The Twilight Zone: “Kick The Can”/“A Piano In The House”
B+

The Twilight Zone: “Kick The Can”/“A Piano In The House”

B+

The Twilight Zone

“Kick The Can”/“A Piano In The House”

Season 3, Episode 21
B+

The Twilight Zone

“Kick The Can”/“A Piano In The House”

Season 3, Episode 22

“Kick The Can” (season 3, episode 21; originally aired 2/9/1962)
In which a tin can helps makes time travel possible...

(Available on Netflix, Amazon, and CBS.com

I can remember most the games I played growing up: tag, manhunt, hide and seek, red light, badminton, that game where the other kids keep shoving you until you cry. (That’s thing, right?) But I never played Kick The Can, and before I sat down to review this week’s first episode, I did a quick scan of Wikipedia to get up to speed on the rules. The game sounds like fun, basically a sort of combination of hide and seek and tag. One kid is “it,” and the rest have to hide. “It” tracks them down one by one, and whenever someone is caught, they have to go to “jail.” But there’s a can set in the middle of the playing area, and if one of the kids whose still free can find it and kick it over, all the captured ones are released. Like the best kid games, the rules are simple, the concept easy to grasp, and the stakes very clear. Either you’re free and running, or you’re trapped and waiting to lose. Or that one thin thread of possibility: you’re being hunted, but you figure out how to turn the tables, and let everybody free. Kick the can isn’t just a way to win. It’s a way to set back the clock.

Which is probably why Charles Whitley (Ernest Truex), the hero of this episode, is so entranced by it. But reading the description got me to wondering, do kids even play games like this anymore? I don’t mean “Kick The Can” specifically. That one was gone before my time, even. But between the Internet and texting and, I dunno, robot controlled hula hoops, I wonder if there’s room for the old-fashioned kind of play. Surely kids can spend all of recess surfing the web, right? Some of these rituals must stay around. But the older you get, the more alien they look, all chaos and shrieking and scabbed over knees. Memories and old photos become souvenirs of some other, more magical place, and going back to your youth becomes less a question of time travel, and more a matter of relocation. Part of relocation is learning new customs, finding ways to blend in. So maybe we grow old not because of time or entropy, but because we get lost on the way, and forget the life we once had; but if we’re lucky, those childhood games might be our ticket home.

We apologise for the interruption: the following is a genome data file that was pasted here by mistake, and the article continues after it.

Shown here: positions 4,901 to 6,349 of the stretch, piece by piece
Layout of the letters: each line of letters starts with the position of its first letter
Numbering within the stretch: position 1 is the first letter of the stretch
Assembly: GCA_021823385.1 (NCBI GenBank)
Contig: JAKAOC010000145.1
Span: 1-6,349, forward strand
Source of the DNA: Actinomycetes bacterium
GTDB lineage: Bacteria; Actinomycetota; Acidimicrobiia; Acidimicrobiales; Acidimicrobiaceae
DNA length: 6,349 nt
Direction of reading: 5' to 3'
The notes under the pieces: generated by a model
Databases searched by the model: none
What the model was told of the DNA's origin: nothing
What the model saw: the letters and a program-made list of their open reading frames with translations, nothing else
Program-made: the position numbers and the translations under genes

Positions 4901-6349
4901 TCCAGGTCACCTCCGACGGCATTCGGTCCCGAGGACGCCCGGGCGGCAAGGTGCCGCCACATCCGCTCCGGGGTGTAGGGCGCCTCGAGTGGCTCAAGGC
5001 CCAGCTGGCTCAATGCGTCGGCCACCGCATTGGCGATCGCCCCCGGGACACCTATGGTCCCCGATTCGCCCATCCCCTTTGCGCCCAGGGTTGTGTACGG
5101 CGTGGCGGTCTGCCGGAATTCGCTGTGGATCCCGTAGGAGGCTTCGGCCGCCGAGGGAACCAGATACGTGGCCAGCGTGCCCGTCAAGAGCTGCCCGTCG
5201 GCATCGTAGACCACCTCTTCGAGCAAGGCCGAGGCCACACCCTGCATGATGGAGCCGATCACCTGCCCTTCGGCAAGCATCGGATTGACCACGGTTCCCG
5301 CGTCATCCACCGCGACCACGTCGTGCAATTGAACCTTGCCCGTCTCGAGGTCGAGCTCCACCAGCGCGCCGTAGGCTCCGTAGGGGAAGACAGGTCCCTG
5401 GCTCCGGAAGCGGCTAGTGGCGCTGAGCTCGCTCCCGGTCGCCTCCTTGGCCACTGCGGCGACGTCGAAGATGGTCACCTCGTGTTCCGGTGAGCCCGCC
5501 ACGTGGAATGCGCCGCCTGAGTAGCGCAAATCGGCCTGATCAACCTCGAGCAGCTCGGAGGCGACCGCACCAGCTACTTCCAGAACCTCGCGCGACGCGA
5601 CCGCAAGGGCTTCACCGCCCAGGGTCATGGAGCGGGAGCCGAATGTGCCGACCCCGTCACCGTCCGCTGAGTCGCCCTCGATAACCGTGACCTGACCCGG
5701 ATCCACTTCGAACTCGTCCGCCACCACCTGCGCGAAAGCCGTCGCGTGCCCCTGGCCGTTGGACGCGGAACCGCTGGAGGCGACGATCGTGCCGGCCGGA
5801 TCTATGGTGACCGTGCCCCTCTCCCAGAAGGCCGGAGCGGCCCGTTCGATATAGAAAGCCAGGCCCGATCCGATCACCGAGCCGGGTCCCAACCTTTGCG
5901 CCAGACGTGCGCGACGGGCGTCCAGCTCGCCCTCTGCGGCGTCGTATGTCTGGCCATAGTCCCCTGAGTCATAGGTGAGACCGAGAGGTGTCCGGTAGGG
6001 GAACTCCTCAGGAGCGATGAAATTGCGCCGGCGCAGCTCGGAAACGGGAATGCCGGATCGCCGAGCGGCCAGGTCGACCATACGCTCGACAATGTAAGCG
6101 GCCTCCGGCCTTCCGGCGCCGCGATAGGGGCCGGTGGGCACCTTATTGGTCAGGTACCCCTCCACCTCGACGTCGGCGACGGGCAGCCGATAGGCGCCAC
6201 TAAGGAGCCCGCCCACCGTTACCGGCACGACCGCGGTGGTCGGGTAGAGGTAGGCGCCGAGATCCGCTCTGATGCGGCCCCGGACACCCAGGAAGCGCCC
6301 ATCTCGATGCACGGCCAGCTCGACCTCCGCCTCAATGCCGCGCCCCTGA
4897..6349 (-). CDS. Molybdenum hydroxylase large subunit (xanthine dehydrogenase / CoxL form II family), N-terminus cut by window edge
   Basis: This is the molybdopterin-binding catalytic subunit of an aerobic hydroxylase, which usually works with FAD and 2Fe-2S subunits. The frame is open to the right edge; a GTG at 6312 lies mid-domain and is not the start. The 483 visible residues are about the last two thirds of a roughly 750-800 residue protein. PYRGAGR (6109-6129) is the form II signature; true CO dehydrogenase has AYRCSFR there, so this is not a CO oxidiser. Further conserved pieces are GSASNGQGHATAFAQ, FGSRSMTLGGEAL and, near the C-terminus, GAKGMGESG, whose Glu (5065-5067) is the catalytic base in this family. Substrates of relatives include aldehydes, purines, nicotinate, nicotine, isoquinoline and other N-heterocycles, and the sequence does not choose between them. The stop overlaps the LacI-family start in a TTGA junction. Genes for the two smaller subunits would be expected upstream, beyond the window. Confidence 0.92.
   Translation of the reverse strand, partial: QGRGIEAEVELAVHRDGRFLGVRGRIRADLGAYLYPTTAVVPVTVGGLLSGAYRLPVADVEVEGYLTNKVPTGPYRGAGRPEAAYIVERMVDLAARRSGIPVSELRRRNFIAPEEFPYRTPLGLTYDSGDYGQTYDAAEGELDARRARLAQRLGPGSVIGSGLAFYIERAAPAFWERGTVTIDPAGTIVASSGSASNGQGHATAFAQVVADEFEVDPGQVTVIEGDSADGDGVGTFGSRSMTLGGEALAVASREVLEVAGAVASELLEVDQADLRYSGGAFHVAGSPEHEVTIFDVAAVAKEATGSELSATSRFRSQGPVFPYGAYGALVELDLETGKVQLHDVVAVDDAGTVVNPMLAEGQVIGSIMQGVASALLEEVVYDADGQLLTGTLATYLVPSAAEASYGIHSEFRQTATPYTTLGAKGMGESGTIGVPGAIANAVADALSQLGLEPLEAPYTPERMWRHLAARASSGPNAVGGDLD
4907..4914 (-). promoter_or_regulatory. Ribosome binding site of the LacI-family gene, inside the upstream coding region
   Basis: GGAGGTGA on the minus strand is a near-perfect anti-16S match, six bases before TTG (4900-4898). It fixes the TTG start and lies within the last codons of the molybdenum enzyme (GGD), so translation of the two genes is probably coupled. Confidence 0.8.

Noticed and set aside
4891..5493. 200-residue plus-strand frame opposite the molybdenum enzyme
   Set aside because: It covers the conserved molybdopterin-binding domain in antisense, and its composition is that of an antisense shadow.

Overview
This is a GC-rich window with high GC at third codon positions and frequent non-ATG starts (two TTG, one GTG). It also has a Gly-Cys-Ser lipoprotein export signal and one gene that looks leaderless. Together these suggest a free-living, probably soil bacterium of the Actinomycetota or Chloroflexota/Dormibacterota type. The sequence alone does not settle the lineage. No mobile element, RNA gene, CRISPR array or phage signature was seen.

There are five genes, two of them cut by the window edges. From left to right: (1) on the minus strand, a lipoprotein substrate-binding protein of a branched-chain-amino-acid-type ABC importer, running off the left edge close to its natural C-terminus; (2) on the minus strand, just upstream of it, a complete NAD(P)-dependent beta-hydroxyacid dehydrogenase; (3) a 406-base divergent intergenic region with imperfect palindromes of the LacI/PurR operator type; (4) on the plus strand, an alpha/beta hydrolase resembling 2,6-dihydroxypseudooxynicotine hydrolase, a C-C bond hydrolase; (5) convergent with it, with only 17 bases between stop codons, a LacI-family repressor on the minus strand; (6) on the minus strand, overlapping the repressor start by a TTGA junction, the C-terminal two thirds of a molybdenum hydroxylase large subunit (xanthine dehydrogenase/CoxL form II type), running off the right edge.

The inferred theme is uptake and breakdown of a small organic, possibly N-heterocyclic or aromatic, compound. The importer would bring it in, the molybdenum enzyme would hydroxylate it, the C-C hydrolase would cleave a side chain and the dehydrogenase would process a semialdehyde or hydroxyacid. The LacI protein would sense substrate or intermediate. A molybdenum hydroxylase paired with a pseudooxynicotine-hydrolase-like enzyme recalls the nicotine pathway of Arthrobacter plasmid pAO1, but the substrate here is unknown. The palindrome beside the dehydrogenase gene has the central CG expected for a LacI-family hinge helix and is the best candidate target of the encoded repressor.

That’s the theory, anyway. I’m not sure I buy it, but this is the Twilight Zone, and “Kick The Can” wouldn’t be much of an episode if Charles hadn’t stumbled upon some great and magical truth. The idea that old age is a state of mind—that youth is more about a willingness to take risks and a sense of adventure than strong bones and smooth skin—is the sort of reliable warhorse of a concept that gets trotted out on television (and film) regularly. This is partly because it’s an upbeat notion that makes people feel good about one of the more terrifying aspects of being alive, and partly because there’s some truth to it. Getting older means having a better grasp on all the crappy things that will probably happen to you, and that means closing yourself off, shutting down, reducing the opportunities for injury. Which is sensible as far as it goes, but at a certain point, it becomes tough to tell why you’re working so hard to stay alive.

That’s the dilemma facing Charles and his friends at Sunnyvale Rest, Home For The Aged. George Clayton Johnson sketches the scene quickly, and efficiently. Dressed in what you have to assume is his best suit, Charles is packing a suitcase, and telling everyone that his son is coming to take him away. It’s not hard to see where this is going: Charles is so excited he’s bordering on manic, but the nursing home staff shrug their shoulders at him, like they neither understand nor care what’s got him so worked up. It’s almost a surprise when the son actually arrives on time, but hopes are dashed quickly enough. So right away, you know what the conflict is: Charles is unhappy at the home, and he desperately wants out, but he’s a time in his life that offers no obvious exits. You can’t blame his son for not wanting to take him in, but without being able to support himself, Charles is stuck, just like all the others are stuck, sitting in rocking chairs, complaining about the noise, and waiting to die.